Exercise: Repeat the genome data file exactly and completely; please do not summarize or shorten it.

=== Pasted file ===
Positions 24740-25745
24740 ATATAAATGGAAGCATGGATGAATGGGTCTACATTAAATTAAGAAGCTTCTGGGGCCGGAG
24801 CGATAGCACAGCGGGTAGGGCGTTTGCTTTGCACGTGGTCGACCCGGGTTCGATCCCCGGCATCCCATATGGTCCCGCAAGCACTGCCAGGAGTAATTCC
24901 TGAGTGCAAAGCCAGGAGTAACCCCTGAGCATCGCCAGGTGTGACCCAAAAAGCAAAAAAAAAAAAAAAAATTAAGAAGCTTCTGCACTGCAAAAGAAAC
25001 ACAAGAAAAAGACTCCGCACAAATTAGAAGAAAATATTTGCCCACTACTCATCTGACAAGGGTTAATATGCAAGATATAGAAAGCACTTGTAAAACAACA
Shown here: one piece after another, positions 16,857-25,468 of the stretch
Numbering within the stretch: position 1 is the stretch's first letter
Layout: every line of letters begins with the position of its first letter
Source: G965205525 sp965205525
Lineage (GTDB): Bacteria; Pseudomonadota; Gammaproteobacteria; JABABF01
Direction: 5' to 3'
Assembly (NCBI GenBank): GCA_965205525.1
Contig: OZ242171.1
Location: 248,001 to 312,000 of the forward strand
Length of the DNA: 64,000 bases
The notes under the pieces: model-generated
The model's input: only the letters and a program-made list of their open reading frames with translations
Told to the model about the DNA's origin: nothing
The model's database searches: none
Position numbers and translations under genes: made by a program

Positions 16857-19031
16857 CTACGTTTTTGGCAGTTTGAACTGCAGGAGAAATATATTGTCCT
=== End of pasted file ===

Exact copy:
Positions 24740-25745
24740 ATATAAATGGAAGCATGGATGAATGGGTCTACATTAAATTAAGAAGCTTCTGGGGCCGGAG
24801 CGATAGCACAGCGGGTAGGGCGTTTGCTTTGCACGTGGTCGACCCGGGTTCGATCCCCGGCATCCCATATGGTCCCGCAAGCACTGCCAGGAGTAATTCC
24901 TGAGTGCAAAGCCAGGAGTAACCCCTGAGCATCGCCAGGTGTGACCCAAAAAGCAAAAAAAAAAAAAAAAATTAAGAAGCTTCTGCACTGCAAAAGAAAC
25001 ACAAGAAAAAGACTCCGCACAAATTAGAAGAAAATATTTGCCCACTACTCATCTGACAAGGGTTAATATGCAAGATATAGAAAGCACTTGTAAAACAACA
Shown here: one piece after another, positions 16,857-25,468 of the stretch
Numbering within the stretch: position 1 is the stretch's first letter
Layout: every line of letters begins with the position of its first letter
Source: G965205525 sp965205525
Lineage (GTDB): Bacteria; Pseudomonadota; Gammaproteobacteria; JABABF01
Direction: 5' to 3'
Assembly (NCBI GenBank): GCA_965205525.1
Contig: OZ242171.1
Location: 248,001 to 312,000 of the forward strand
Length of the DNA: 64,000 bases
The notes under the pieces: model-generated
The model's input: only the letters and a program-made list of their open reading frames with translations
Told to the model about the DNA's origin: nothing
The model's database searches: none
Position numbers and translations under genes: made by a program

Positions 16857-19031
16857 CTACGTTTTTGGCAGTTTGAACTGCAGGAGAAATATATTGTCCT